Every year at the Geneva Motor Show, automakers roll out their sleekest, raciest cars, if for no other reason than to make the majority of the world envious.
This year’s show, held last week, was no exception. Ferrari notably rolled out its California T, Lamborghini unveiled the Huracan LP 610-4, Maserati showed its Alfieri, Jaguar debuted its 205 XF and Alfa Romeo premiered its 4C Spider. Not to be outdone, Jaguar, McLaren Rolls-Royce, and others rolled out new vehicles.
Here, we’ve collected photos of “dream cars” from Geneva, as well as from the recent auto shows in Detroit and Chicago. From Maserati and Lamborghini to Chevy and Toyota, we offer a few of the recent standouts.
Click the image below to see the dream cars.
Lamborghini’s Huracan LP 610-4 luxury sports car zips from 0-100 kph in a scant 3.2 seconds. It features a 5.2-liter V-10 engine that produces 610 HP at 8,250 rpm and 413 lb-ft of torque at 6,500 rpm. Combining carbon fiber and aluminum components, it weighs in at about 3,100 lbs. Features include a 12.3-inch TFT instrument cluster and adaptive suspension. (Source: Lamborghini)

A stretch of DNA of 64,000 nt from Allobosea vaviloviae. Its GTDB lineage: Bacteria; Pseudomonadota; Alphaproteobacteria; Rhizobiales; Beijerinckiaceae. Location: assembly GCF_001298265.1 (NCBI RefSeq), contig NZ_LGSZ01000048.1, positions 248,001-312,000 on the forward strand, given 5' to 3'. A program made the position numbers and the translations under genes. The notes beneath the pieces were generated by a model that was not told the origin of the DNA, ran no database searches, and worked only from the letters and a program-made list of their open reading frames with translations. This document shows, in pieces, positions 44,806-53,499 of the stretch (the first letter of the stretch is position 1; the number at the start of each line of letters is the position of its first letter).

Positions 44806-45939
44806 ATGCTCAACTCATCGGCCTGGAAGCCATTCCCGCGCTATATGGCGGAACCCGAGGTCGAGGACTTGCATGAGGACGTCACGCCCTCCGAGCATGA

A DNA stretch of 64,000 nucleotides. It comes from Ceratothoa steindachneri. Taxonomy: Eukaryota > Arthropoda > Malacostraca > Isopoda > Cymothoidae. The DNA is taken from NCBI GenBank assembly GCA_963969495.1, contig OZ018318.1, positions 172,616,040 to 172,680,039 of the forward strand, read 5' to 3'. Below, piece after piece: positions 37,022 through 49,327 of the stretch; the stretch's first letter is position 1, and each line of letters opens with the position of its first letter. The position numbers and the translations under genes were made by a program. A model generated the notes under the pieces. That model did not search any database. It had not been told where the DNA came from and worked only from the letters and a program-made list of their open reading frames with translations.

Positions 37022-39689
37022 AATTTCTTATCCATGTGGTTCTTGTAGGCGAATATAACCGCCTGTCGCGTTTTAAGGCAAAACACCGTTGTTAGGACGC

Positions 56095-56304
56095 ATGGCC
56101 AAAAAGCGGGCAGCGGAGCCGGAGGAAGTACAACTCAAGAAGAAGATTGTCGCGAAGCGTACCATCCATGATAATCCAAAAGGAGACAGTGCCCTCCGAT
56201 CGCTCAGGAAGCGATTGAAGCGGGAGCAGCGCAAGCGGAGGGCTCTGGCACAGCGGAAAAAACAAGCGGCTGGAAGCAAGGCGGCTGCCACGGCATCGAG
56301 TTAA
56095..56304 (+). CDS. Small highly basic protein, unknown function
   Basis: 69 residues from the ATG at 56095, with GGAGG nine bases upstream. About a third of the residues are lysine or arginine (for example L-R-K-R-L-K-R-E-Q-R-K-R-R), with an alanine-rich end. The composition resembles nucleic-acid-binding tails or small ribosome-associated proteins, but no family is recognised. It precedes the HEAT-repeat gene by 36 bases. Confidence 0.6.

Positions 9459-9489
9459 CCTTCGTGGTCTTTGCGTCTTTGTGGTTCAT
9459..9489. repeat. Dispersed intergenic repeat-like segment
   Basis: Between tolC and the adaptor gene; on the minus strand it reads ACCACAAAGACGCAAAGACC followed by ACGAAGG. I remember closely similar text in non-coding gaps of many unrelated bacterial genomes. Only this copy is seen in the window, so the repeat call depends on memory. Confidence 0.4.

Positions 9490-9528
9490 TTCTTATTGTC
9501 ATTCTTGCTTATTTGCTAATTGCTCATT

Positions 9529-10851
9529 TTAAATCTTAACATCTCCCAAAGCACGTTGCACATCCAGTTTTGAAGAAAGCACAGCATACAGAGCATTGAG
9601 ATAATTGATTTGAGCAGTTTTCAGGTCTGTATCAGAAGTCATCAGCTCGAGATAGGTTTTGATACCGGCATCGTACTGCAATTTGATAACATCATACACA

I like the way LEDs have enabled designers to give a "face" to some of these vehicles. The Lamborghini Huracan is a great example of that. The LEDs give it a little bit of a sinister look. Every 200-mph car should have a face.
This certainly is a collection of pretty cars with quite high performance abilities, no doubt about that! But very far from my reality, for certain. The communities around hear would probably give them all speeding tickets even if they were parked. And while they are undoubtedly fantasic examples of great engineering, maintaining them would probably be a challenge.
So seeing this lineup is a bit like seeing some other guy's beautiful wife: Nice to see, end of story. But thanks for the nice collection of pictures.
The Industrial Internet of Things may be going off the deep end in connecting everything on the plant floor. Some machines, bearings, or conveyors simply don’t need to be monitored -- even if they can be.
Wind turbines already are imposing structures that stretch high into the sky, but an engineering graduate student at the University of Notre Dame wants to make them even taller to reduce energy costs and improve efficiency.
Focus on Fundamentals consists of 45-minute on-line classes that cover a host of technologies.
You learn without leaving the comfort of your desk. All classes are taught by subject-matter experts and all are archived.
So if you can't attend live, attend at your convenience.